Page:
According to UNEP”s “Global Trends in Renewable Energy Investments” report for 2014, global investments in renewable energy rebounded strongly last year, registering a solid 17% increase after two years of declines. Major expansion of solar installations in China and Japan and record investments in offshore wind projects in Europe helped propel global 2014 investments to $270 billion.
The 103Gw of generating capacity added around the world made 2014 the best year ever for newly installed capacity, according to the report, which was prepared by the Frankfurt School-UNEP Centre, and Bloomberg New Energy Finance.
A continuing sharp decline in technology costs – particularly in solar but also in wind – means that every dollar invested in renewable energy bought significantly more generating capacity in 2014. The 103GW of capacity added by new renewable energy sources last year compares to 86GW in 2013, 89GW in 2012 and 81GW in 2011.
Wind, solar, biomass and waste-to-power, geothermal, small hydro and marine power contributed an estimated 9.1% of world electricity generation in 2014, up from 8.5% in 2013.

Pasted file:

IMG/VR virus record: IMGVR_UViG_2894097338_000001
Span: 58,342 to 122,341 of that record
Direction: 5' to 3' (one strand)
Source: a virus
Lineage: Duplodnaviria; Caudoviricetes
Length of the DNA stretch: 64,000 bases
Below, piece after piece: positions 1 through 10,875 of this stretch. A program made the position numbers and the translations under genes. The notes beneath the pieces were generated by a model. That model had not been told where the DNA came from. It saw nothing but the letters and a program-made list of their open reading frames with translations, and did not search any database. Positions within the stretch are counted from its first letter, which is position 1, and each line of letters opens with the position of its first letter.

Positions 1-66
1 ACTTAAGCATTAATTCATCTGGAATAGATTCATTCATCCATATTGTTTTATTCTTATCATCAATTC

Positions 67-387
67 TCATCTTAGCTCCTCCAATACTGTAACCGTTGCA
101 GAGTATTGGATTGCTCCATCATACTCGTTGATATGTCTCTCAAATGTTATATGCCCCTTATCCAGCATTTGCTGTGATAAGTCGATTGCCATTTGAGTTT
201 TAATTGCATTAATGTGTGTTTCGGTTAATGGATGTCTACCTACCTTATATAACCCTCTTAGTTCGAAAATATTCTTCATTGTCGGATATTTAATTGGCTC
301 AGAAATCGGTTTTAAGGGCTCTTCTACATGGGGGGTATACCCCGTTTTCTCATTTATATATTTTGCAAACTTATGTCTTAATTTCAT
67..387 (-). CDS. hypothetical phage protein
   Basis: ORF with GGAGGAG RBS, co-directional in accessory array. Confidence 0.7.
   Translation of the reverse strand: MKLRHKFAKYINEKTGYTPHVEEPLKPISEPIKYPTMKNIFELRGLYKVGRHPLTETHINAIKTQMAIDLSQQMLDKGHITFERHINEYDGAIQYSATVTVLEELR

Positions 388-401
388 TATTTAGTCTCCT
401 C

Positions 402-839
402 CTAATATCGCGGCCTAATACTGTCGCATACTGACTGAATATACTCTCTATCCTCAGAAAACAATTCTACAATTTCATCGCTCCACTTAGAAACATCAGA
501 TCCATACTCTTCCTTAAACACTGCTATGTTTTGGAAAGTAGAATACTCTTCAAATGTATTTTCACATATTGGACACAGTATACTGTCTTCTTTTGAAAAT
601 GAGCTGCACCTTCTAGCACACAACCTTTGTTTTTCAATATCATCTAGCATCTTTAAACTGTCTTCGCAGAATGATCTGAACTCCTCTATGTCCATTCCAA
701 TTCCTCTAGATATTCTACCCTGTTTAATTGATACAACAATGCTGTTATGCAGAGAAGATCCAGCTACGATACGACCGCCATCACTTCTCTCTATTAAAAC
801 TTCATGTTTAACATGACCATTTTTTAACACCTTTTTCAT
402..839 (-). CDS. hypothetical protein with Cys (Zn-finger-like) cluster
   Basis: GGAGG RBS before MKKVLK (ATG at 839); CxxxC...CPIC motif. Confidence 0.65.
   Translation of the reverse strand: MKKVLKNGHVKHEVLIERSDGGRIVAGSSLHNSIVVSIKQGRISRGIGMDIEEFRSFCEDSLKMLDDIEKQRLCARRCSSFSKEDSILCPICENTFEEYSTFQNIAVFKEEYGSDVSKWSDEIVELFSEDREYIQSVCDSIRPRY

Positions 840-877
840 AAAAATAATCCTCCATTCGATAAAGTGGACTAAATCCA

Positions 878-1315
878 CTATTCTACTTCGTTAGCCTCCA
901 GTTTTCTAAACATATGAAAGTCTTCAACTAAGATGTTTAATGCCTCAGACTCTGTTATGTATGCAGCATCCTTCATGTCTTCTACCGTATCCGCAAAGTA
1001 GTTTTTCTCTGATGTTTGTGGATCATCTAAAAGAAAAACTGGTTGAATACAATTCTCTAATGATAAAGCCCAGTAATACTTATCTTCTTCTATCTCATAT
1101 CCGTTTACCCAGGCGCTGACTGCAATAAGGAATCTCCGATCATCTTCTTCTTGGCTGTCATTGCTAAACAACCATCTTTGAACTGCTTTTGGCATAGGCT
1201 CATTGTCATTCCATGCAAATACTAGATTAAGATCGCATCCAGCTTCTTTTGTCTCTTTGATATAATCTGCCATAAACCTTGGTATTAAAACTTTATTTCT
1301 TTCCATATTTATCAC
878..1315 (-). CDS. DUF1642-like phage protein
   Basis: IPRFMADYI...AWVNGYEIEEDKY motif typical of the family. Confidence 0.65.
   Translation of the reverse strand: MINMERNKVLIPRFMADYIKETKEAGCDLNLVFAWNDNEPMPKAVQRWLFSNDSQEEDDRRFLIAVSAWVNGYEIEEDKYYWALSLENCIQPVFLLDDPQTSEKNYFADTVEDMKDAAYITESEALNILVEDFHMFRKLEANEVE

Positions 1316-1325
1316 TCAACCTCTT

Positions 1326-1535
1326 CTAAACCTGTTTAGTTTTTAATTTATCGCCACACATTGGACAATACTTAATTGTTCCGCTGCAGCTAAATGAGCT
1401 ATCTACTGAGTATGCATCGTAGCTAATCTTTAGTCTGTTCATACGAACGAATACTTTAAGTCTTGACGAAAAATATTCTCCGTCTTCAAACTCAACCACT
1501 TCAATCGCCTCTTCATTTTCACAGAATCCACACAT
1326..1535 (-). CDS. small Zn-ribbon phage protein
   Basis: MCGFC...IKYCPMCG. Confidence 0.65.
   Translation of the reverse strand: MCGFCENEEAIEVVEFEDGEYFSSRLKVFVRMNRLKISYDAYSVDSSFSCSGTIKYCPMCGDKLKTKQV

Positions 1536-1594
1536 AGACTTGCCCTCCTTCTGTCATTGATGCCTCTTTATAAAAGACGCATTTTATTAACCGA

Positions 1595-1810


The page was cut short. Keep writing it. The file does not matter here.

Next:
“Once again in 2014, renewables made up nearly half of the net power capacity added worldwide” says Achim Steiner, UN Under-Secretary-General and Executive Director of UNEP. “These climate-friendly energy technologies are now an indispensable component of the global energy mix and their importance will only increase as markets mature, technology prices continue to fall and the need to rein in carbon emissions becomes ever more urgent.”
China saw by far the biggest renewable energy investments last year – a record $83.3 billion, up 39% from 2013. The US was second at $38.3 billion, up 7% on the year (though this is below its all-time high reached in 2011). Third came Japan, at $35.7 billion, 10% higher than in 2013 and its biggest total ever.
A salient feature of the 2014 result was the rapid expansion of renewables into new markets in developing countries, where investments jumped 36% to $131.3 billion. China with $83.3 billion, Brazil ($7.6 billion), India ($7.4 billion) and South Africa ($5.5 billion) were all in the top 10 investing countries, while more than $1 billion was invested in Indonesia, Chile, Mexico, Kenya and Turkey.
In contrast, the total renewables investment in developed economies rose only 3% to $138.9 billion. Even accounting for the booming offshore wind sector, investments in Europe hardly changed at $57.5 billion.